The longer I work in the manufactured housing industry, the more I run up against too many misunderstandings that place installers, retailers and homeowners in jeopardy. So, starting with this post, and over the next several weeks, we will attempt to look at some of these issues in hopes of providing some clarification.
So let’s start with this one:
Can we use a manufactured home as a sales office?
We all know that many retailers use a manufactured home, installed on their sales lot, as their office. Often retailers use these homes to complete sales transactions and perform the day to day operations of their business. Maybe they made some modifications to appease the local building code official, such as replacing the front door with an out-swing door, sometimes adding a ramp, maybe hanging an exit sign, or modifying the bathrooms. But does that really transform a manufactured home into a commercial structure?
Four years ago, HUD issued a memo on this topic and they were very clear from their prospective. The memo reminds us that a manufactured home by definition is designed to be used as a dwelling and to be used by a single family. And when you think about it, aren’t manufactured homes governed by the Department of HOUSING & Urban Development?
That seems pretty straight forward. But that is only one-half of the discussion.
Since a manufactured home is pre-empt from state and local building codes only when it is to be used for residential purposes, you could say that the Manufactured Home Construction and Safety Standards (HUD Code) only pre-empts or replaces the state or locally adopted Residential Code. The HUD code does NOT pre-empt the building code for commercial buildings. And certainly, a sales center/office is classified as a commercial building.
Chapter 3 of the International Building Code, titled “Use and Occupancy Classification” describes various building uses and assigns a specific classification. Some contend that a structure used as a sales center would fall under the “Business Group” as it meets the definition of a professional services office. Others could argue that a manufactured home sales center should be addressed in the “Mercantile Group” as it is used as a “Sales Room”. Ultimately, your building code official would make the final determination. But regardless of the classification, a structure designed for the entry of the public to conduct business, (such as a home sales center) is definitely not classified as a single-family dwelling under any building code. Click on the link below to view “Use & Occupancy Classifications”.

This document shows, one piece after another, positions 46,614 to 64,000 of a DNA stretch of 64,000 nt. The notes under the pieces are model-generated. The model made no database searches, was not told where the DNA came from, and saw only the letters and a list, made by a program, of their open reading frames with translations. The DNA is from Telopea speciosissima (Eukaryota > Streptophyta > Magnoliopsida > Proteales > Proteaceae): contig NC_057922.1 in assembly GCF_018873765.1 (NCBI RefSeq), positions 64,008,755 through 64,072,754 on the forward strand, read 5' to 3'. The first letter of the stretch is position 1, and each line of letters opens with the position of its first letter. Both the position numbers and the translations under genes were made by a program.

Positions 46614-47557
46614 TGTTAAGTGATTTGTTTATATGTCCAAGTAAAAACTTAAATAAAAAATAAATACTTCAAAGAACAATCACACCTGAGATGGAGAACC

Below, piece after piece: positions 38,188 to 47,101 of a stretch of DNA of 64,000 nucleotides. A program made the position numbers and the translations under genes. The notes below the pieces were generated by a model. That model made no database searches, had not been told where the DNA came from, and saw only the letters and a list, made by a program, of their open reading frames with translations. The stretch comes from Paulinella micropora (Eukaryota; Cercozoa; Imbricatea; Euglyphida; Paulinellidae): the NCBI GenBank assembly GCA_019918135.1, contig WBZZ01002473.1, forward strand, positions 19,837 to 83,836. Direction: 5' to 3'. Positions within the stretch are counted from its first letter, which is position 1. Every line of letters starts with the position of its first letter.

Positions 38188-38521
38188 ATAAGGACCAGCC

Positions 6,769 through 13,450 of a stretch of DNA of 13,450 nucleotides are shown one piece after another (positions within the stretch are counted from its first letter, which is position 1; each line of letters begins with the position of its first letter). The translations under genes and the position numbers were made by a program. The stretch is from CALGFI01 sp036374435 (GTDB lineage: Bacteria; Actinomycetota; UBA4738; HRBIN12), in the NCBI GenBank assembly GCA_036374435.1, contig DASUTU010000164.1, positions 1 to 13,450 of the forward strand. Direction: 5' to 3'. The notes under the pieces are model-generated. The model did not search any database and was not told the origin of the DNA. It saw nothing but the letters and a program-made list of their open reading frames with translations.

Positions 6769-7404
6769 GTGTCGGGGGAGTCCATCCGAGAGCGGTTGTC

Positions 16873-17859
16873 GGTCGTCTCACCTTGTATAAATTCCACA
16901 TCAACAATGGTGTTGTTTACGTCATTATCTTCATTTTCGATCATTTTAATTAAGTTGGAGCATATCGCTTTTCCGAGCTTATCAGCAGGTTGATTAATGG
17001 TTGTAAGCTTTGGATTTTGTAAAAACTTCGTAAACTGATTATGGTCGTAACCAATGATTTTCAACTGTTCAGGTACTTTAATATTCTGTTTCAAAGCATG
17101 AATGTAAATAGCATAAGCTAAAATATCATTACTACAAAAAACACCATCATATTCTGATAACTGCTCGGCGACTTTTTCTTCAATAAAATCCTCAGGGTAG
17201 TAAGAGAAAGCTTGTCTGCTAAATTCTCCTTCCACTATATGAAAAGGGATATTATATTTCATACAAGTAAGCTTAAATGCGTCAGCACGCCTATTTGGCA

So, what does this mean? It means a building intended to be used for commercial purposes, must be designed as outlined by the Building Code, not the Residential Code. The differences are significant; exit door sizes with panic style hardware, accessible bathrooms with grab bars and wheel chair accessible sinks and fixtures within reach, fire sprinklers, electrical and plumbing designs, floor and roof load demands, to name a few (while many states do not require fire sprinklers for residential occupancy, most do for commercial use).
Likewise, please don’t suggest to a potential customer that they can use a manufactured home for anything other than a dwelling. That would be misleading, and could easily get you into hot water.
Now, this is not to say that a manufacturer could not design and construct a commercial building. In fact, the commercial modular building industry is well-established, and is fully capable of designing and constructing buildings that comply with all of the code requirements for this particular building classification. Those manufacturers operate in coordination with state and/or local code enforcement and third-party inspection and design agencies that are approved for constructing commercial modular buildings.
Bottom line, a manufactured home may only be used as a dwelling, and not for commercial purposes.
While I have a list of a few more sensitive topics to raise over the next several weeks, feel free to send me a message if there is a particular issue that you think we should explore. email@example.com
As always, feel free to comment on this or any other posts!